The Danger of Leaving a Larger Crack Untreated

A larger crack typically goes through much more of the tooth than a superficial layer. It may or it may not be painful. No matter which scenario you find yourself in, it is still important to get it looked at by a dentist. If you get the cracked tooth treated right away, you have a much better chance of the tooth being salvageable. If you leave the tooth alone and wait, the tooth could end up damaged beyond repair.

When you bite down, during normal chewing or bruxism, you put pressure on your teeth. This pressure can intensify a crack and cause it to grow. This can make the crack quickly progress from something you need not worry about, into something that exposes the nerve inside your tooth. This also allows debris to work its way into the crack, potentially damaging your tooth and increasing the chances of decay in that tooth.

If you have a crack in your tooth, then do whatever you can to ensure that your tooth is checked on regularly by your dentist. If it starts to grow, then it is important to have the tooth treated to keep it safe and stop the crack from getting worse.

Please contact our office if you have any questions about tooth cracks.

Do You Need a Tongue Cleaner?

Should you be getting yourself a tongue cleaner? Some people aren’t even aware that you can buy those nifty little contraptions. While you should be brushing your tongue thoroughly each time you brush, sometimes that just isn’t enough. If you notice that your tongue still tastes bad, or your bad breath doesn’t go away, you may want to take a few dollars and invest in a tongue cleaner.

What a Tongue Cleaner Does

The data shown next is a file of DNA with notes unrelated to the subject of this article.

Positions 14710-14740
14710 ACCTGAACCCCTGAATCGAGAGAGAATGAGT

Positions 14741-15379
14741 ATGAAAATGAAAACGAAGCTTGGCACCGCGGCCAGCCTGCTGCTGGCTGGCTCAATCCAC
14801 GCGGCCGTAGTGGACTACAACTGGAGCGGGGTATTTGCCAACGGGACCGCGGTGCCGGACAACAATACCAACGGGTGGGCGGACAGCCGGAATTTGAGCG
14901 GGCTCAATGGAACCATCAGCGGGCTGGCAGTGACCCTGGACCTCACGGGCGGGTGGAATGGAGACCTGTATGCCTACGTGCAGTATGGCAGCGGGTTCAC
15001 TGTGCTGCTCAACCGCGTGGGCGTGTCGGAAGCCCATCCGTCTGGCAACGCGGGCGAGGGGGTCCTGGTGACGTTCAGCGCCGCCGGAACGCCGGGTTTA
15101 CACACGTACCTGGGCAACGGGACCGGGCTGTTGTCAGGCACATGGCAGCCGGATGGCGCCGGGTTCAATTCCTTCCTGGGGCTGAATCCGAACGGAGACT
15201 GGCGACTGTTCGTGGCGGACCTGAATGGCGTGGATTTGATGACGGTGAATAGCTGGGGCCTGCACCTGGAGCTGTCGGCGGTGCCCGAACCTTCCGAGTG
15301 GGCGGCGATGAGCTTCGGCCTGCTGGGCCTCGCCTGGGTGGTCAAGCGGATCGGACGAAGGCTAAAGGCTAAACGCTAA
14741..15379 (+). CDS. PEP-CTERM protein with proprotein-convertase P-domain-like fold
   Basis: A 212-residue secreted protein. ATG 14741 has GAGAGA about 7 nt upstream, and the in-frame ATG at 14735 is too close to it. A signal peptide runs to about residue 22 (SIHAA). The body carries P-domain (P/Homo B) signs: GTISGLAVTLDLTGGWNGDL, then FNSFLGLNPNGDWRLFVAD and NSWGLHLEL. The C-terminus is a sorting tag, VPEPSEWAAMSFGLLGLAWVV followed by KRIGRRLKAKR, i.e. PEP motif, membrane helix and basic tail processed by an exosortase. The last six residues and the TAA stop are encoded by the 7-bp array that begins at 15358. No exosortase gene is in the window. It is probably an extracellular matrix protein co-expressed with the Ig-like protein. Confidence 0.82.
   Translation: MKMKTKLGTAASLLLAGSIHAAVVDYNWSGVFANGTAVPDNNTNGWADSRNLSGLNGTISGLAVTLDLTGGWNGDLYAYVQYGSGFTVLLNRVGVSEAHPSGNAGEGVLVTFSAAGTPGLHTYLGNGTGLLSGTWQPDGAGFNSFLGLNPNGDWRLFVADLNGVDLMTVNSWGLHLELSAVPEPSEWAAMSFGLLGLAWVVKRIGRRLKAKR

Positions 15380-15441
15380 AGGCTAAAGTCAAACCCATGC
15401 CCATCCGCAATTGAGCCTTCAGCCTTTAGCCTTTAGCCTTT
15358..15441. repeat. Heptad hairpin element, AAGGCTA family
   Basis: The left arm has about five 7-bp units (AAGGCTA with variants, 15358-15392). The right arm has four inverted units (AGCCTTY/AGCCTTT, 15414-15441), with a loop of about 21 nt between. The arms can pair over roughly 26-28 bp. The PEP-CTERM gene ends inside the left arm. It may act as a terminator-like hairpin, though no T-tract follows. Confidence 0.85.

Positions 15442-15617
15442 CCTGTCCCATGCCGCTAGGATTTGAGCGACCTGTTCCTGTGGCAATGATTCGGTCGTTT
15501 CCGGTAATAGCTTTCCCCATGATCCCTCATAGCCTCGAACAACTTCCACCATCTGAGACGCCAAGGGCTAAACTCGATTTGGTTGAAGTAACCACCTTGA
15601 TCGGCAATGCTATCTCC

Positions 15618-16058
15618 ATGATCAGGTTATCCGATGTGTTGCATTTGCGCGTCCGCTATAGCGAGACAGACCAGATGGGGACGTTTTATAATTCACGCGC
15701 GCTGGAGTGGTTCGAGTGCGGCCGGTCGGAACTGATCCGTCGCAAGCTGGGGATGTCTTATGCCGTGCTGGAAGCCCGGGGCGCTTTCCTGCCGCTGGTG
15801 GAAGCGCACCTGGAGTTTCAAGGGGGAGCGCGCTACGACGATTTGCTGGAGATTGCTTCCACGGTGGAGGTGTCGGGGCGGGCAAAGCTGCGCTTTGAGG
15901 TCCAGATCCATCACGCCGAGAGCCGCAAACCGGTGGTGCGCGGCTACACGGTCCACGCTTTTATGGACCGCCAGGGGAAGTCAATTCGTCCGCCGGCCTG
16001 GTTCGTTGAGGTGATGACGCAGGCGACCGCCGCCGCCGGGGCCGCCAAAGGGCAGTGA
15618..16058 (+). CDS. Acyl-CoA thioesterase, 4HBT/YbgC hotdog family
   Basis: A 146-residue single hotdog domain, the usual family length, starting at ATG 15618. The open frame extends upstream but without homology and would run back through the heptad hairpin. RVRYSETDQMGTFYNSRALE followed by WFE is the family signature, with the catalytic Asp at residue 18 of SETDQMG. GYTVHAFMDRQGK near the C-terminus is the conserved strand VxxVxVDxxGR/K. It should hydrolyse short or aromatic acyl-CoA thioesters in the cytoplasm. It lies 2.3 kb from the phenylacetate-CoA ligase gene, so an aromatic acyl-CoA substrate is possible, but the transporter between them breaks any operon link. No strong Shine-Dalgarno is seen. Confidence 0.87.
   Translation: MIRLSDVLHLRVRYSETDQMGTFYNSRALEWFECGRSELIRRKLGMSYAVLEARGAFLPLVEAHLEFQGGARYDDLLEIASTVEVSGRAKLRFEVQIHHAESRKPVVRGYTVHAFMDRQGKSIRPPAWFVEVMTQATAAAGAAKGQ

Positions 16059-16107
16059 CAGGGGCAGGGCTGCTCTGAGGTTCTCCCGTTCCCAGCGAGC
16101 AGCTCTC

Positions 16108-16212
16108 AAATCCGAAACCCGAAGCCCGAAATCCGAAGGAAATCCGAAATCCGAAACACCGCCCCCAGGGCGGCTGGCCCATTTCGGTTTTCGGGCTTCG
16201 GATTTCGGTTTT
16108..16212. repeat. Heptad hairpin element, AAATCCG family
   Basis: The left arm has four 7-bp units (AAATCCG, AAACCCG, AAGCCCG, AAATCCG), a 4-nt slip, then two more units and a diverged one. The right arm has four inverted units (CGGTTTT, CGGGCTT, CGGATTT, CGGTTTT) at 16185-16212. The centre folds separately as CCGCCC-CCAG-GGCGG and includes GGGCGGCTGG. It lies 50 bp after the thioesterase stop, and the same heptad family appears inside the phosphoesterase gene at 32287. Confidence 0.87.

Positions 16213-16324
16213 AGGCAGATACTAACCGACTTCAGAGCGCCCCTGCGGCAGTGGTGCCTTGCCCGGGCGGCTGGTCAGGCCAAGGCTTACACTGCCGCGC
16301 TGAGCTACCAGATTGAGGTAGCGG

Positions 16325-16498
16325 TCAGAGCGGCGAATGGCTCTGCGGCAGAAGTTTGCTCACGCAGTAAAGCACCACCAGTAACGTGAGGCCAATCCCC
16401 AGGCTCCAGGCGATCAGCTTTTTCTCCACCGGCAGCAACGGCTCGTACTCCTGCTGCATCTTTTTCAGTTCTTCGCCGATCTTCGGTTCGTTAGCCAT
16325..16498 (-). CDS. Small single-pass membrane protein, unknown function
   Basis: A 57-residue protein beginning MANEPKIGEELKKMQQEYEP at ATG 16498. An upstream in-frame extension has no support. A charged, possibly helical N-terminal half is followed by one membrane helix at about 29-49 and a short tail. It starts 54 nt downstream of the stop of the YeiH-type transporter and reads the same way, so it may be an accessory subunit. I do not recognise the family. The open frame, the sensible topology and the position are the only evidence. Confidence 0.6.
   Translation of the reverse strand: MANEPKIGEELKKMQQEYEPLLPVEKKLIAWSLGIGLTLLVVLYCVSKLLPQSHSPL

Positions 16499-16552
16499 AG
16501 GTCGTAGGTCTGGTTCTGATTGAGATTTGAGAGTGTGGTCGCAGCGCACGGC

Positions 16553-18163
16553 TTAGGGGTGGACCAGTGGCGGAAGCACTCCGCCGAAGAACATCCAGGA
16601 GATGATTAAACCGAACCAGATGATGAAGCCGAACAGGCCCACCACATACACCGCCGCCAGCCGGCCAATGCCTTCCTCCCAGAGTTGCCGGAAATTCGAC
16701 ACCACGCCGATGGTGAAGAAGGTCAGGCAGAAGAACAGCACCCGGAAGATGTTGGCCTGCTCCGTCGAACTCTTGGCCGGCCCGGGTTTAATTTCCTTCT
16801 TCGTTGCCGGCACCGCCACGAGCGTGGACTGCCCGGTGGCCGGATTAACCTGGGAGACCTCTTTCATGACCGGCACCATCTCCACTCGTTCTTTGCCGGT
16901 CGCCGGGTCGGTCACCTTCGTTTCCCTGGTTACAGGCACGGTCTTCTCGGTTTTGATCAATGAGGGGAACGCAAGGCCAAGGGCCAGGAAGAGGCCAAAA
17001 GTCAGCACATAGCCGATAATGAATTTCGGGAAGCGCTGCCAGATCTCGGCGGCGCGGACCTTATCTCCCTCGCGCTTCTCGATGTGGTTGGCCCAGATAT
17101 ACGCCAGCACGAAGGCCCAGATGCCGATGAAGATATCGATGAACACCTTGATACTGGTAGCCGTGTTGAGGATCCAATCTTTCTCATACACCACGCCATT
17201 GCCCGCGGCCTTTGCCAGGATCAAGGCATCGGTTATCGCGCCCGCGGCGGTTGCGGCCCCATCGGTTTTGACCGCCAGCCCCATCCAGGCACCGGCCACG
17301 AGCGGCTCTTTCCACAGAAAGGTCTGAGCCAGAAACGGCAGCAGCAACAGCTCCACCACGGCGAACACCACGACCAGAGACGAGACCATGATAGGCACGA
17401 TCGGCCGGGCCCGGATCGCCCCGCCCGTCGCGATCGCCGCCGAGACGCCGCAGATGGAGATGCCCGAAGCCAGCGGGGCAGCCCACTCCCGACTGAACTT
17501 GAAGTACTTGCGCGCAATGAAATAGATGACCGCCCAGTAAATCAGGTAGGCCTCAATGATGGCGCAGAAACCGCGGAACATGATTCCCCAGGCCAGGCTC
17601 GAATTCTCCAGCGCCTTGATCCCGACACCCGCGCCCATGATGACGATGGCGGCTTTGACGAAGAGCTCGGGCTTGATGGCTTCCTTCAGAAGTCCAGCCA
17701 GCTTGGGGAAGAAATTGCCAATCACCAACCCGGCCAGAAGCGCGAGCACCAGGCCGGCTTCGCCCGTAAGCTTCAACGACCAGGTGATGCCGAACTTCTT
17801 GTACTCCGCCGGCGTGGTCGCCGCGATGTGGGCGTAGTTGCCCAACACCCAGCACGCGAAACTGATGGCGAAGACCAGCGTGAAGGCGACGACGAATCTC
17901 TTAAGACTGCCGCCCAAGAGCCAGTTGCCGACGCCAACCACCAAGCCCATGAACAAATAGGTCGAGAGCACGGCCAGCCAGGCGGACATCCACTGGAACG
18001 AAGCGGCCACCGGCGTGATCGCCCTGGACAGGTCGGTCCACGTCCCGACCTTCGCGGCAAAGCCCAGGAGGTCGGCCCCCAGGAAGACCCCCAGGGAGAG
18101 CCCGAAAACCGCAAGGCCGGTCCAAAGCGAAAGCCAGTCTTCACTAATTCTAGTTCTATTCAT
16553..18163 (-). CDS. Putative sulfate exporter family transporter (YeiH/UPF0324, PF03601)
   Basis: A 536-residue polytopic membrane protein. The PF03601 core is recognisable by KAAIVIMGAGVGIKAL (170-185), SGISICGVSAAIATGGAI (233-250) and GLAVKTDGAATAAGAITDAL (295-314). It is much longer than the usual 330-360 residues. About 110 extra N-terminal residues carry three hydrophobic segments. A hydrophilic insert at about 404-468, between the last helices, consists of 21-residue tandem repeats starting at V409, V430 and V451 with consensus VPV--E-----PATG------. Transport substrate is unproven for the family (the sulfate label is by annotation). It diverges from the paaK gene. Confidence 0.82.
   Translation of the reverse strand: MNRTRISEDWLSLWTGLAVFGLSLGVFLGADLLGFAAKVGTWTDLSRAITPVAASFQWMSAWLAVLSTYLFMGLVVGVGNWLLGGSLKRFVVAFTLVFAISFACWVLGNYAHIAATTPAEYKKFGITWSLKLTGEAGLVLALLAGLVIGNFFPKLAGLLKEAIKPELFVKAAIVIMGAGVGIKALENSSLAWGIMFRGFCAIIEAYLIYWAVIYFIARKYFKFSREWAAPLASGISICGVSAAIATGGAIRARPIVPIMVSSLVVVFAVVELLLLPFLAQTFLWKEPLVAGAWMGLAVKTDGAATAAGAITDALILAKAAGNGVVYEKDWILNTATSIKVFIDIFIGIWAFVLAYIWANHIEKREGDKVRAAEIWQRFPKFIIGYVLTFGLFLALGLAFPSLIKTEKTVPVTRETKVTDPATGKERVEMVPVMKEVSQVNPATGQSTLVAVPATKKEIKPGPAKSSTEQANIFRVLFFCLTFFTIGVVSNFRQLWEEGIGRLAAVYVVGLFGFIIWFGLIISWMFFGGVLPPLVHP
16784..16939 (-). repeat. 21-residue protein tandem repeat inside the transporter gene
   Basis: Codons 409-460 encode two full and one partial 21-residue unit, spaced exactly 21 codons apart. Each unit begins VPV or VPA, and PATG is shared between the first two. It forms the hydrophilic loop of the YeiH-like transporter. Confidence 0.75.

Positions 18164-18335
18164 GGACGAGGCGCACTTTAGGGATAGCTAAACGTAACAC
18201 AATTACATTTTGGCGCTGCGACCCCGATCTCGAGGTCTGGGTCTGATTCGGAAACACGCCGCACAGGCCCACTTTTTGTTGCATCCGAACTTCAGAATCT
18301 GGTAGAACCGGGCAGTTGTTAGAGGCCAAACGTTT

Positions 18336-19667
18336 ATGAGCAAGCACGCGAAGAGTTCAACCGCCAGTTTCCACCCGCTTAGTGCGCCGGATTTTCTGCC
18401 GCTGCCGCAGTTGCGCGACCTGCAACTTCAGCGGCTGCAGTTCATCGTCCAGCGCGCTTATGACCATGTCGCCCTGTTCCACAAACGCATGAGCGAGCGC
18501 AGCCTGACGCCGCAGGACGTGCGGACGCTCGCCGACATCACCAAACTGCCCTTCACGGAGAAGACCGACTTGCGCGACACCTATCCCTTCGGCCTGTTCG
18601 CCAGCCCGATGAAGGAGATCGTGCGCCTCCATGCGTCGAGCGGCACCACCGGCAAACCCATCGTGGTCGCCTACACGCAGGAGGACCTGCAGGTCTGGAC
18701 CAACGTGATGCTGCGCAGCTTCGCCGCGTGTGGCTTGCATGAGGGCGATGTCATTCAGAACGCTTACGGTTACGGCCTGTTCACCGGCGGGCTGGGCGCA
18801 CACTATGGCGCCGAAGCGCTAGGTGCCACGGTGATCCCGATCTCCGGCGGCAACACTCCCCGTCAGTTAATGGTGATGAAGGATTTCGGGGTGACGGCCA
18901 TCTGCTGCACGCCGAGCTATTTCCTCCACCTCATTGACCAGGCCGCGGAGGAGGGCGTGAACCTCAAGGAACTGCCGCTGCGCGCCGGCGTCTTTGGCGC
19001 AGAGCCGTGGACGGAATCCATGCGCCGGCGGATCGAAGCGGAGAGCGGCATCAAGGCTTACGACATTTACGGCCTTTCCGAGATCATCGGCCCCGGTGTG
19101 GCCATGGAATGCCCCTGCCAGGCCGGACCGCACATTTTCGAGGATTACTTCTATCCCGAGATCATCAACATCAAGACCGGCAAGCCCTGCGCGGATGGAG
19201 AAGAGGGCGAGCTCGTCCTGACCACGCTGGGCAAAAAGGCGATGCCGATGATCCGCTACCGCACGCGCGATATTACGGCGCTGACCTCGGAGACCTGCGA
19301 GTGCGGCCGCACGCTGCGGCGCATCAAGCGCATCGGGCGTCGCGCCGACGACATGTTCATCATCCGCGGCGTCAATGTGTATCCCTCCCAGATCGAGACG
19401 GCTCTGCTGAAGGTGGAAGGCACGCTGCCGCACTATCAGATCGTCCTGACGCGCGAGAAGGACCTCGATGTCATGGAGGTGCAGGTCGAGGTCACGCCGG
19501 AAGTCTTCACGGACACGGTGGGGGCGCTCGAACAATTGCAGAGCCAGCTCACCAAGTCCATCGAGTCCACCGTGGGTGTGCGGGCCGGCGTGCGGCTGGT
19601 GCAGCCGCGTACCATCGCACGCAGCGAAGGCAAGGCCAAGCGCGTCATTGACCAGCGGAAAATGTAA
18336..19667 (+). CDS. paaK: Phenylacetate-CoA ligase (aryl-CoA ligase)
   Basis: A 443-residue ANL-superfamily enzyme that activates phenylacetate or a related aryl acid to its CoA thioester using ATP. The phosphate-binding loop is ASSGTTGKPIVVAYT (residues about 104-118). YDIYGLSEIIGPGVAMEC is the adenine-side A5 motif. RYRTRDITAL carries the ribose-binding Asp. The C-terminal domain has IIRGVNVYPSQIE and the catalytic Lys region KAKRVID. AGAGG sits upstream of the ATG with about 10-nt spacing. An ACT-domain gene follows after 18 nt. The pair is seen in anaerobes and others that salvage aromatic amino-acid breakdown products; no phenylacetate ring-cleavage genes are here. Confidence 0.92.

Typically, when you get a tongue cleaner, you are getting a small, curved device with a handle. The device has rubber rows on it, which get dragged across your tongue. The rubber agitates the bacteria left on your tongue, and lift them up so that you can spit them out.

Once you are done, you should rinse your mouth first with water, then with a mouthwash that can help to kill off any remaining bacteria that didn’t get lifted up by the tongue cleaner.

When bacteria get left on your tongue, it can lead to a whole host of problems. You can get bad breath, increased number of cavities, and you can also have gum disease start spreading around your mouth. When you remove the bacteria growing on your tongue, you reduce your risks for all of these problems, and your entire overall oral health increases.

The next time you are sitting in your dentist’s chair, talk to them about the importance of cleaning your tongue. If your oral health is very good, brushing may be all you need to do to keep the bacteria on your tongue in check. However, if your oral health is mediocre or less, you may want to get a tongue cleaner so that you can get your tongue more deeply cleaned and get more of the problematic bacteria out of your mouth.

Please contact our office if you have any questions about how a tongue cleaner affects your oral health.